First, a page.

Should you refinance with your current lender?
If you're looking to lower your mortgage rate, it may be worthwhile to stay put -- or consider another bank for your home loan.
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As mortgage rates drift higher, procrastinating homeowners have good reason to get a move on and refinance before the potential savings shrink to nothing. If you have a mortgage charging 5.5% or 6%, a refi can still pay, even though you might end up with a 4.5% loan, not the below-4% rate of a while back. (Bing: How low are interest rates this week?)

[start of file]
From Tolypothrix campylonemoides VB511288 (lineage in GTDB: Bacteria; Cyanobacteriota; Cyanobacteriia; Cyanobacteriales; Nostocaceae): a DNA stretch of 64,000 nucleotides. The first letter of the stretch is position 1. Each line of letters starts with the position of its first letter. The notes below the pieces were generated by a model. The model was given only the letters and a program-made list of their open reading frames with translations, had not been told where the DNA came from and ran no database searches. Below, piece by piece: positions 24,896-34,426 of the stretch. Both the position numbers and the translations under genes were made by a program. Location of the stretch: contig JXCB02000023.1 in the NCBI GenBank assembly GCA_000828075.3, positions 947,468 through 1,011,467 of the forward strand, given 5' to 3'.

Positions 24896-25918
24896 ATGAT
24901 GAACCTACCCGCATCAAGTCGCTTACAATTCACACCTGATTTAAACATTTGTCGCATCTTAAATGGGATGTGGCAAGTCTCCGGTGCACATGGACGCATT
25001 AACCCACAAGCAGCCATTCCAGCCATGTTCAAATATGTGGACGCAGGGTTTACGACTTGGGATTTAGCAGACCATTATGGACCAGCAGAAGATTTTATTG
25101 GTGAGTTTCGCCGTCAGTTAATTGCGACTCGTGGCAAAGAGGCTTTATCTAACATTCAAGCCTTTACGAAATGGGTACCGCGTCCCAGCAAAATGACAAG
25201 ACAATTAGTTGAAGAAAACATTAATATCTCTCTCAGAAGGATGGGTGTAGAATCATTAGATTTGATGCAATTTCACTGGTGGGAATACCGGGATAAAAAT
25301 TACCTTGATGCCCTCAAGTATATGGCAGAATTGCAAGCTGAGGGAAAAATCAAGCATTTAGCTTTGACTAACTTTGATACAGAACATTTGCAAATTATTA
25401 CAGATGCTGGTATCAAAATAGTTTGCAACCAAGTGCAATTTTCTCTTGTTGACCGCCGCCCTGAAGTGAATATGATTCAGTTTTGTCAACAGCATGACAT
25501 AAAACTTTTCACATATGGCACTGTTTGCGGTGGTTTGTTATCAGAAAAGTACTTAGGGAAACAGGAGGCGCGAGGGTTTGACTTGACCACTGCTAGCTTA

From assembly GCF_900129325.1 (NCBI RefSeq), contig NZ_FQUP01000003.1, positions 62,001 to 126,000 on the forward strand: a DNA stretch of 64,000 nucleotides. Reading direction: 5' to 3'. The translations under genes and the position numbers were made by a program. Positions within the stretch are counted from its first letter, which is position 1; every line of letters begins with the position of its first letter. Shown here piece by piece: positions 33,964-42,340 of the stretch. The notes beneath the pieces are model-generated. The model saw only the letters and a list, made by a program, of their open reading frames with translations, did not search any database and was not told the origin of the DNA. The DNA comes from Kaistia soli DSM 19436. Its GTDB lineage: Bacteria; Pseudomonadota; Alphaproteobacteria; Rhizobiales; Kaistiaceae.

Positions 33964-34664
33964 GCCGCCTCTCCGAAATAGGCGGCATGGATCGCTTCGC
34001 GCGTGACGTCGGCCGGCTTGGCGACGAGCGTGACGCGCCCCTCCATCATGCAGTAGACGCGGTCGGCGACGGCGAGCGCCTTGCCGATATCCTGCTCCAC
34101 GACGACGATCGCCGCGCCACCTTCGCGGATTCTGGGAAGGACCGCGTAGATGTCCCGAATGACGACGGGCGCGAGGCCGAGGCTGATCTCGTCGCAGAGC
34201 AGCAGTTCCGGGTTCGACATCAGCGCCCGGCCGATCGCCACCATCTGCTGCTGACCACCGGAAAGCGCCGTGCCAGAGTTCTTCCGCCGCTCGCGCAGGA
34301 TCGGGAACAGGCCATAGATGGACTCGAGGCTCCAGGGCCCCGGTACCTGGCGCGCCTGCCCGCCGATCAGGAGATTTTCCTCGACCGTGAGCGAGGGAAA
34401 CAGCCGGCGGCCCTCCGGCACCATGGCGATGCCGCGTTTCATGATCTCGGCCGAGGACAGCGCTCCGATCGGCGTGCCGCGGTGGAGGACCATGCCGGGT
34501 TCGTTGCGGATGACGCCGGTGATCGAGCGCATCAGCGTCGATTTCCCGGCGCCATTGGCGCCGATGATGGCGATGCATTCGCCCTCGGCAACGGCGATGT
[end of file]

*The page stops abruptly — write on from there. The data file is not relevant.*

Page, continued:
But, gosh, all that shopping around is such a hassle. Would it be easier to just call you current lender and see what it can do for you?
That certainly should be the first step because the lender you have might offer reduced fees or another incentive to keep you. But it could work the other way, too, with the lender, assuming you'll stay put in the end, preferring to invest in a new customer.
In the end, you do have to shop around.
Which do you choose?
It's complicated, says Jack Guttentag, emeritus finance professor at the Wharton School of the University of Pennsylvania.
"A small group of borrowers might profit from refinancing with their current lenders -- the firms to which they remit their monthly payment," he says on his website. "Most, however, will do better refinancing with a new lender."
- MSN Money: Check out a refi calculator